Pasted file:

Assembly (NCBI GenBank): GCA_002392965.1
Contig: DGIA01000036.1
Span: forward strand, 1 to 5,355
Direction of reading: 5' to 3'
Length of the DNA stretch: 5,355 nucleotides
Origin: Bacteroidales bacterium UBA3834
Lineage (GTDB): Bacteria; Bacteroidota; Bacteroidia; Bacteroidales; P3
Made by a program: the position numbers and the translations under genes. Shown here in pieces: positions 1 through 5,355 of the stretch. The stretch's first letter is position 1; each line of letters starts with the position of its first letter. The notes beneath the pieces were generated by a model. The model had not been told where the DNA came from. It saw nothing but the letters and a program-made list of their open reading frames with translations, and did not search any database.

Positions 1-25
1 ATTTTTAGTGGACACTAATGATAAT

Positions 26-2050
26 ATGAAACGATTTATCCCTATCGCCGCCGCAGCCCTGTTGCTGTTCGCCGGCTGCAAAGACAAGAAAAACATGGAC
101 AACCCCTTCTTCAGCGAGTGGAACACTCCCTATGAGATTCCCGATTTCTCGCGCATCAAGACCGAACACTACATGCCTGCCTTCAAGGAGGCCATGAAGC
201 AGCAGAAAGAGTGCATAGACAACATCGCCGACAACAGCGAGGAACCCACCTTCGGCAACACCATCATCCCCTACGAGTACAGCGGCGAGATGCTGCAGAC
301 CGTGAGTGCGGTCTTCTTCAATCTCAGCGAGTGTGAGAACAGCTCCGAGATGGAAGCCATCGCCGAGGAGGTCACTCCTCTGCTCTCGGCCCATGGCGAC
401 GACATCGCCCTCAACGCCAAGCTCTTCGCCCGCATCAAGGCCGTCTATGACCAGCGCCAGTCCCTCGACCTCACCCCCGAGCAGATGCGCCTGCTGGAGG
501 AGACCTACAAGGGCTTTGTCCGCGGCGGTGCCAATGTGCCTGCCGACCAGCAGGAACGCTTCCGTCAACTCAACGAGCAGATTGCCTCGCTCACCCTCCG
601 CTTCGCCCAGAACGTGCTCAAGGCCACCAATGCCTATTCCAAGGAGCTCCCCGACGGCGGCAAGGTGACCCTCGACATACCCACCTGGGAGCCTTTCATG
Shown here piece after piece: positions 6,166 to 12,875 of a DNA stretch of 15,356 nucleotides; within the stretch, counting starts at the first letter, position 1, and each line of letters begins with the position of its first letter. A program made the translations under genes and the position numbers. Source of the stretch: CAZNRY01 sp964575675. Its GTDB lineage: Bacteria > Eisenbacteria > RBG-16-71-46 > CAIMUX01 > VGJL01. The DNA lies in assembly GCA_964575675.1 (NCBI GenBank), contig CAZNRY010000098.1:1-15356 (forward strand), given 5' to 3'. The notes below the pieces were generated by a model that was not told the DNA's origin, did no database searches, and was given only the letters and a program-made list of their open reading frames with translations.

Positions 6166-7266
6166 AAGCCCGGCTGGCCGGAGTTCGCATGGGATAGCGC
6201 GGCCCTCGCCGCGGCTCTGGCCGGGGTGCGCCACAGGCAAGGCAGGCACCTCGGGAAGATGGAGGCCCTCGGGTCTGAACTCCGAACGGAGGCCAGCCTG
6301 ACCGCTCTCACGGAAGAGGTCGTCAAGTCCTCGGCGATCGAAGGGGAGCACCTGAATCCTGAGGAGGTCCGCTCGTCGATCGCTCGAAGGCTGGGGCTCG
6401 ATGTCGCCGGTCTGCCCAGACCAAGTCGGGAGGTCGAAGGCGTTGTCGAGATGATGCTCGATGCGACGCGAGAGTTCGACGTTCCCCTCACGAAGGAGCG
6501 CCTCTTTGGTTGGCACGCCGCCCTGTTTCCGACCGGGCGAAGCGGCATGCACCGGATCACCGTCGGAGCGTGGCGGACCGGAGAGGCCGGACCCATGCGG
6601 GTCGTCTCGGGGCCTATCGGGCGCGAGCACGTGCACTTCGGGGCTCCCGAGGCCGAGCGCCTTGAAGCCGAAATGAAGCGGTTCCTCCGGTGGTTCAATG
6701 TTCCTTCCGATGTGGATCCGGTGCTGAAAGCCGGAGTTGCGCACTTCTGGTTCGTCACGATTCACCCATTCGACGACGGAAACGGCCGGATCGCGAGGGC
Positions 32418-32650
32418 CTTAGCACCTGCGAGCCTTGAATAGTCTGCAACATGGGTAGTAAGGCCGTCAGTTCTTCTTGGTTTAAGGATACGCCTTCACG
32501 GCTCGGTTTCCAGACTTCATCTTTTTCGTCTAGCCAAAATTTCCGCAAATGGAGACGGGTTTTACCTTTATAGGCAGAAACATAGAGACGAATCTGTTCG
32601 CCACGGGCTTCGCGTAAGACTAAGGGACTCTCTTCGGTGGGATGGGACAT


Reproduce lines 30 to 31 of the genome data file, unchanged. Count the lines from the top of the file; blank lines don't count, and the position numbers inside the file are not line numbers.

32501 GCTCGGTTTCCAGACTTCATCTTTTTCGTCTAGCCAAAATTTCCGCAAATGGAGACGGGTTTTACCTTTATAGGCAGAAACATAGAGACGAATCTGTTCG
32601 CCACGGGCTTCGCGTAAGACTAAGGGACTCTCTTCGGTGGGATGGGACAT